Early Intervention for Substance Use Disorders

Medically Reviewed by Jennifer Casarella, MD on April 21, 2022
5 min read

A substance use disorder (SUD) is a mental health condition that affects your body and brain. If you have an SUD, you’ll lose the ability to control your use of drugs, whether that’s alcohol, nicotine, an illegal drug, or opioids or other prescription medicines.

The good news is that there are ways to treat SUDs. Treatment with medicine, counseling, or other support services can help you manage your symptoms. They also will make a relapse less likely. Treatments for SUDs work about as well as treatments for many other chronic illnesses, like diabetes or high blood pressure.

Millions of people who used to have an SUD are now in remission. But many people also don’t get help for their SUD until they’re in crisis. They may have had an overdose or gotten into trouble. As with other chronic illnesses like diabetes or high blood pressure, it’s best to treat an SUD early, before more serious health or other problems arise.

SUDs can be mild, moderate, or severe. When you get help for an SUD at a mild to moderate stage, a doctor’s advice or a short period of treatment may be enough. That’s why there’s more effort now to catch substance misuse and early signs of an SUD in primary care or other general health care settings. Education and early interventions can help you before an SUD even starts or before it gets worse and harder to treat. If you think you or a loved one has an SUD or is at risk for one due to substance misuse, it’s a good idea to get help with it as early as you can.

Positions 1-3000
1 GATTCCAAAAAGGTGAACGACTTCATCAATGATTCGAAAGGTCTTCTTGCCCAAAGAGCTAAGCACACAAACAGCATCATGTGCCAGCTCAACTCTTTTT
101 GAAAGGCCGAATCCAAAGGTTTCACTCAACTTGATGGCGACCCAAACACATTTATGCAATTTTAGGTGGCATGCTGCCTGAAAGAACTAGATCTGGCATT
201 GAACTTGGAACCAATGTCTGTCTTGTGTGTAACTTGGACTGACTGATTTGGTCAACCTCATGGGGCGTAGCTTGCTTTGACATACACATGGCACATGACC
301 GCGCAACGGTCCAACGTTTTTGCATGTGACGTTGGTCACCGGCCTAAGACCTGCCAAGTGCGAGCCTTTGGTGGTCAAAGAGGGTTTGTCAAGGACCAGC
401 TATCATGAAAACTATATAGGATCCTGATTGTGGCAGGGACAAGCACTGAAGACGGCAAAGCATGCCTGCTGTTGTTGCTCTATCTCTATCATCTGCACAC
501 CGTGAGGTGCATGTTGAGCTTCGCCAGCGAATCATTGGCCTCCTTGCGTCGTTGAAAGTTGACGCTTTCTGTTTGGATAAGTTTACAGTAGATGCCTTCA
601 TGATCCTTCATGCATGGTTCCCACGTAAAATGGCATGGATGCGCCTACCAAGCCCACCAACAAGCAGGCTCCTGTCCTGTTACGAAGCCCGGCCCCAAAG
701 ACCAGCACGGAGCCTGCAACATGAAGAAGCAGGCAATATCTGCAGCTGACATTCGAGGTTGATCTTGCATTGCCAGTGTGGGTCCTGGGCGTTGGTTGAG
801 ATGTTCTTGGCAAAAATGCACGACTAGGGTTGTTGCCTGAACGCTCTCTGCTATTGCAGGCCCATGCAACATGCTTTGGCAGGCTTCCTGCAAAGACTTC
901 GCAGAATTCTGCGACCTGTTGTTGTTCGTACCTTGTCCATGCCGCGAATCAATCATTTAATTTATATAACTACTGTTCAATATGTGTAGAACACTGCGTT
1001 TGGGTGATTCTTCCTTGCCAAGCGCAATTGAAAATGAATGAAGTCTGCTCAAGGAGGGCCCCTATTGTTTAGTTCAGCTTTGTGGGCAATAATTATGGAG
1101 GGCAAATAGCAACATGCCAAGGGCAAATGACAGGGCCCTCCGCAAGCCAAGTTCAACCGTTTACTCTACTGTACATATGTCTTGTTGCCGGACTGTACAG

Early intervention can happen just about anywhere. You can find early intervention services at school, your primary care doctor’s office, urgent care, the ER, or a mental health clinic.

You may want to seek out early intervention if you think you or a loved one is misusing substances or may have a mild SUD. Most of the time, early intervention happens when you aren’t looking for help with an SUD. You may find it when you go to the doctor for some other health condition or a social service.

The goal of early intervention is to help you before substance misuse or a mild SUD gets worse or does more harm. It can help you to cut back on substances you’re misusing before you become more dependent on them and can’t control your use.

Early intervention can improve your health and ability to function normally from day to day. It can help keep you from moving from substance misuse to an SUD or prevent a mild or moderate SUD from becoming more severe. With early intervention, you may be able to improve your health and avoid the harms that often come with SUDs without the need for longer and more complex treatments at a clinic that specializes in treating SUDs.

Substance use disorders often start early in life. It’s common for them to emerge during adolescence. While SUDs don’t always get worse, they often do get more severe or complex over time. More than 20 million Americans age 12 or older have an alcohol or drug use disorder. More than 1 in every 3 people in the U.S. will develop an SUD at some point in their life.